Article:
Generally, the following factors would chiefly determine the suitability of an organ for transplant:-

1. BLOOD GROUP (ABO compatibility)

There are 4 major blood group types in humans, namely A, B, AB & O. Based on whether blood cells with these blood groups contain a special protein called “Rh factor” on their surface or not, a ‘+’ (positive) or ‘-‘ (negative) sign is added with these groups.

For instance, if someone says their blood group is A+, their blood type is ‘A’ and they contain Rh factor on their surface. Similarly, a blood group of B- represents a blood type ‘B’ without any Rh factor on their surface.

Please understand that preferably, a kidney donor and a kidney patient should have the same blood group. This is to increase the chances of a successful transplant outcome.

An organ from a donor with the same blood group (known as ABO compatible transplants) settles in more easily within the patient’s body over donors with other blood groups (called ABO incompatible transplants).

To understand why, go through the next point.

 

2. A FAVOURABLE TISSUE TYPING / HLA TYPING

How well a donor organ matches with the patient’s body is determined by doing what is called a “HLA typing”.

Kidney transplant HLA typing

HLA stands for Human Leukocyte Antigen. It is a group of proteins present on most cells of the body that are unique to one person.

HLA typing compares specific genes (coded by number combinations for easy reference) from the respective HLAs between the donor and recipient.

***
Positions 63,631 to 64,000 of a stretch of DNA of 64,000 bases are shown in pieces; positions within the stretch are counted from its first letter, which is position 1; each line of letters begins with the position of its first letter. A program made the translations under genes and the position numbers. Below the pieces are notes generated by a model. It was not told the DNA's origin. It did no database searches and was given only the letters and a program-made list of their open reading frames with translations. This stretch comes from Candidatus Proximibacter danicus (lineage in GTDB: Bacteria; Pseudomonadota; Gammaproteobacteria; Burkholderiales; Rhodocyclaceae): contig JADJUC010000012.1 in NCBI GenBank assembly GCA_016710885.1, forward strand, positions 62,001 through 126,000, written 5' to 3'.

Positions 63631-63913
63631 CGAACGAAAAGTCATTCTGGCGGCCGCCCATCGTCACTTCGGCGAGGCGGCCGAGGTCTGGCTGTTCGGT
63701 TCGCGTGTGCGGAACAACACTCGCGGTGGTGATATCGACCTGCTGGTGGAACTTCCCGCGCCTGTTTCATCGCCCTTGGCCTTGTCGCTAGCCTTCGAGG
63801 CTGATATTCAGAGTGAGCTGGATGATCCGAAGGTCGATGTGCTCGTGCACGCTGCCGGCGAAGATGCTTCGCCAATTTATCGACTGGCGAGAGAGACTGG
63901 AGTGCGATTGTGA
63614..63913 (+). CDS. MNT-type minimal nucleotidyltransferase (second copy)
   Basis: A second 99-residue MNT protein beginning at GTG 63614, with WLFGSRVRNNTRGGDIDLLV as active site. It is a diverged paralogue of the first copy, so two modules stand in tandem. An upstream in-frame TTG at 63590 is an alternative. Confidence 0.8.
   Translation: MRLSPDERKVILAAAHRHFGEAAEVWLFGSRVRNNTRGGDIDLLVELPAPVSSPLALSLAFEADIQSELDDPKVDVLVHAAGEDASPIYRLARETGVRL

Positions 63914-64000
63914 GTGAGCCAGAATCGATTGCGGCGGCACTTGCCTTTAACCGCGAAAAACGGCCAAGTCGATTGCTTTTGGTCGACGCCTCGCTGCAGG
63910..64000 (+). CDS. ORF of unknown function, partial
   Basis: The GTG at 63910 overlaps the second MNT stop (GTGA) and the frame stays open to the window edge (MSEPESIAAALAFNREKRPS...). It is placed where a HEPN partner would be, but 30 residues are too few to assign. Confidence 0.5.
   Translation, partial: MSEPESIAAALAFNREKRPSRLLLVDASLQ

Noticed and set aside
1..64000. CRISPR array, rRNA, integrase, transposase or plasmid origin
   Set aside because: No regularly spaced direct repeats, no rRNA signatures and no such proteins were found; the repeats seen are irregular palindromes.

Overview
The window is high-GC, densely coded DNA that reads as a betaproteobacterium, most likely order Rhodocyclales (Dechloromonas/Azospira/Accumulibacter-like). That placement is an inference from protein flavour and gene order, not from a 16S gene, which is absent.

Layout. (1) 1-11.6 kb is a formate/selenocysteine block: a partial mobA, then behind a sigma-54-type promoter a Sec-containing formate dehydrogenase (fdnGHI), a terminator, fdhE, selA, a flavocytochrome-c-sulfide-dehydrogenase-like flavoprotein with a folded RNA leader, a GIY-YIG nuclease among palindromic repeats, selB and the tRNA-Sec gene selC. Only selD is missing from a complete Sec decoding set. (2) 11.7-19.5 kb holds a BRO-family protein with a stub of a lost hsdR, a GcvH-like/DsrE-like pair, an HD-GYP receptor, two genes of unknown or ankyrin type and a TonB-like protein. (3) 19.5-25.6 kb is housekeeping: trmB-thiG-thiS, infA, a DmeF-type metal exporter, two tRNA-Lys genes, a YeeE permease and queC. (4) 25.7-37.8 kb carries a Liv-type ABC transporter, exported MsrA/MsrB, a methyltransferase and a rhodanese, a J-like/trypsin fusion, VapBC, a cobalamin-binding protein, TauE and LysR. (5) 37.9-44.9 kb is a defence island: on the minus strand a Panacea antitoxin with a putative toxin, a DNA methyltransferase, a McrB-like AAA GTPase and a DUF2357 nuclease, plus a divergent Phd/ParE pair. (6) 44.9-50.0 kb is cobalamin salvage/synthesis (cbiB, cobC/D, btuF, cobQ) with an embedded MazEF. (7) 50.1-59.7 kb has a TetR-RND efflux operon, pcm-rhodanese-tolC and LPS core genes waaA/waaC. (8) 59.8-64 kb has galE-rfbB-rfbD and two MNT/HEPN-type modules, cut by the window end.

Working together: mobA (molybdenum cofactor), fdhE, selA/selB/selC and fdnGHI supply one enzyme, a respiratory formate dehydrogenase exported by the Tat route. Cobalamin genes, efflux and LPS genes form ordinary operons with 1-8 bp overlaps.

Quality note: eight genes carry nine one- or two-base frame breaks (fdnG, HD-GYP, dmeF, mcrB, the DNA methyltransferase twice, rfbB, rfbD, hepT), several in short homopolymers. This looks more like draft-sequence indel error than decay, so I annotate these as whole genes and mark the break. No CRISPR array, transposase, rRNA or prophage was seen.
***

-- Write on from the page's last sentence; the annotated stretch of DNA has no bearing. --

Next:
There are six sets of such numbers that are studied from the blood samples of both the prospective donor and the patient.

 

🟠 For Live-related donor (blood relation i.e. parents, siblings, children):

Here, if at least 3 sets of gene numbers match, and the prospective donor meets all health criteria for the surgery, the transplant team will agree to go ahead.

🟠 In unrelated donors (live or unrelated deceased donor)

The transplant team prefers a match between at least 4 or 5 sets of gene numbers along with absence of any systemic disorder such as hypertension or Diabetes mellitus in the donor.

The more closely the HLA matches, better would be the transplant outcome. A donor with the same blood group would lead you one step closer to a favourable HLA typing.

 

However that does not mean ABO incompatible (unmatched blood group) transplants do not succeed.

The table below shows all patient blood groups (both matched & unmatched), a kidney donor with one of the major blood groups can possibly donate to:

 

Donor blood groupPatient blood groups that can be donated to
AA, AB
BB, AB
ABAB
OA, B, AB, O